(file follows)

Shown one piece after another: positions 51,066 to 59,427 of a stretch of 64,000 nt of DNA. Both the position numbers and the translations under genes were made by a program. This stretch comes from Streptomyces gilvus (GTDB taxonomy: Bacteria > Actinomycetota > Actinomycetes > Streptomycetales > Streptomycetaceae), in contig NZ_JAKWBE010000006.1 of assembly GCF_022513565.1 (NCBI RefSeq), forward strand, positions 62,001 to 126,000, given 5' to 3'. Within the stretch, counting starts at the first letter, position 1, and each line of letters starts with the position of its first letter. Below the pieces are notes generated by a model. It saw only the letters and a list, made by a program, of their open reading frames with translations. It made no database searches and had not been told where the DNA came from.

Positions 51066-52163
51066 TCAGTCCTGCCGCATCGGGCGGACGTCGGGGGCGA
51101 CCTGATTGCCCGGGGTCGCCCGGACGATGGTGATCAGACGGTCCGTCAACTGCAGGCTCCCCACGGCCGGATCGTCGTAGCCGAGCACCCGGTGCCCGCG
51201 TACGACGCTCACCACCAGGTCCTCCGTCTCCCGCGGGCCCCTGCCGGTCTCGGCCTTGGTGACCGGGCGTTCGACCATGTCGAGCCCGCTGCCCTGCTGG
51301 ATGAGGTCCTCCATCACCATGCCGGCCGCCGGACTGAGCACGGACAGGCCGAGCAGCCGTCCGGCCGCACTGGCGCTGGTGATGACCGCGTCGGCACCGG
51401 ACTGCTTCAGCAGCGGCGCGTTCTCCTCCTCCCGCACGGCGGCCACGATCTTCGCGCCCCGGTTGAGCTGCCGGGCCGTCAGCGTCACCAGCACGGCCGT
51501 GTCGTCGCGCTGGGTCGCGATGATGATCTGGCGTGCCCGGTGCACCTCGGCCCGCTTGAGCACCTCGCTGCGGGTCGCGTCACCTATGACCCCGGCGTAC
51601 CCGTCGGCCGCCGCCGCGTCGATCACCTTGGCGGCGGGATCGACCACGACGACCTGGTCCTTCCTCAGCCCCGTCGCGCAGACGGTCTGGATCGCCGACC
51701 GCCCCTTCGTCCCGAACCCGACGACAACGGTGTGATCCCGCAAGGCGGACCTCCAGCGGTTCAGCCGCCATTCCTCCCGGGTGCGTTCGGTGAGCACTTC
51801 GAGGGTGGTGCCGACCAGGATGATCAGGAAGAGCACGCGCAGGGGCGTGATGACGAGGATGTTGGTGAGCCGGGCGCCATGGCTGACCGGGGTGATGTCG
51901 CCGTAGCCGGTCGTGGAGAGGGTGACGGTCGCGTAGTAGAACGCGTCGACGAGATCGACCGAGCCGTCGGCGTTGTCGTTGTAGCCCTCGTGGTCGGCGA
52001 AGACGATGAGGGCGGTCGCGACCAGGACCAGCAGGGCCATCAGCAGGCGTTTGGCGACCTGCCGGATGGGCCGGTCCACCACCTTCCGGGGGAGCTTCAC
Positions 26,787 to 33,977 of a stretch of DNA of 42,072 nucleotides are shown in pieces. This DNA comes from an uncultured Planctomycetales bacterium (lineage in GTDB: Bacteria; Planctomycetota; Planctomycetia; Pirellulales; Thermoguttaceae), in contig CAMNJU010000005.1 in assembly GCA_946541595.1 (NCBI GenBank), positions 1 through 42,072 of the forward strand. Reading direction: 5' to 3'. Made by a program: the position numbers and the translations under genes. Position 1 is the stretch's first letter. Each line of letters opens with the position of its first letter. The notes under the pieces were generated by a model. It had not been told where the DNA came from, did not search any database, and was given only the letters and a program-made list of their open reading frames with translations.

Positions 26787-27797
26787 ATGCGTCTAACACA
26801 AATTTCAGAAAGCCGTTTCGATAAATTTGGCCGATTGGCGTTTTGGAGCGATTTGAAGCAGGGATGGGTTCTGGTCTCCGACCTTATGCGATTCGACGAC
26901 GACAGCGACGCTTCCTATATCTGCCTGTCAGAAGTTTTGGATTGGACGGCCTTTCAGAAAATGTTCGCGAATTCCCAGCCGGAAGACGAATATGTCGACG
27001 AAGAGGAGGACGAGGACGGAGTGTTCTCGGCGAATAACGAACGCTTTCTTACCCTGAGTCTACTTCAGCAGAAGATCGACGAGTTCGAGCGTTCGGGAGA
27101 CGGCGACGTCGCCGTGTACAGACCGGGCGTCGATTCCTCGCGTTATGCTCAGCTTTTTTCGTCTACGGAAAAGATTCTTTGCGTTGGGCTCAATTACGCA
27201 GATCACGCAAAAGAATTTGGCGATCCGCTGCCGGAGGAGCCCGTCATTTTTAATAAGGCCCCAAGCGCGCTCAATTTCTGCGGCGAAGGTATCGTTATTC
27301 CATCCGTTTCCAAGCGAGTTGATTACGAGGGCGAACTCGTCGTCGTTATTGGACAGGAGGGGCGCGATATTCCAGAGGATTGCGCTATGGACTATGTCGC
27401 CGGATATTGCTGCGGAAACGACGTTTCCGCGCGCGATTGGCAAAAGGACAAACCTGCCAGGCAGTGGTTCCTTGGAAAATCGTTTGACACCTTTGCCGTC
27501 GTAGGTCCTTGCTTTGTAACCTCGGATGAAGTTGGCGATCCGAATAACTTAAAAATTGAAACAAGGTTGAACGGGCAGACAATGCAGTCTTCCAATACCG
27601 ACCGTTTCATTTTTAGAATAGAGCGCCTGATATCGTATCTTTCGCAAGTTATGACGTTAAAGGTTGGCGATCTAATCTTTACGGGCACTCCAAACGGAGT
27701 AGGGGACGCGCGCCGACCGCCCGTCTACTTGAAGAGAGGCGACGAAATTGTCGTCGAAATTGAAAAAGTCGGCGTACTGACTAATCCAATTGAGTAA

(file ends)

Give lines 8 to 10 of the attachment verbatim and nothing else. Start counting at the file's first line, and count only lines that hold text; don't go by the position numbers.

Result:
51501 GTCGTCGCGCTGGGTCGCGATGATGATCTGGCGTGCCCGGTGCACCTCGGCCCGCTTGAGCACCTCGCTGCGGGTCGCGTCACCTATGACCCCGGCGTAC
51601 CCGTCGGCCGCCGCCGCGTCGATCACCTTGGCGGCGGGATCGACCACGACGACCTGGTCCTTCCTCAGCCCCGTCGCGCAGACGGTCTGGATCGCCGACC
51701 GCCCCTTCGTCCCGAACCCGACGACAACGGTGTGATCCCGCAAGGCGGACCTCCAGCGGTTCAGCCGCCATTCCTCCCGGGTGCGTTCGGTGAGCACTTC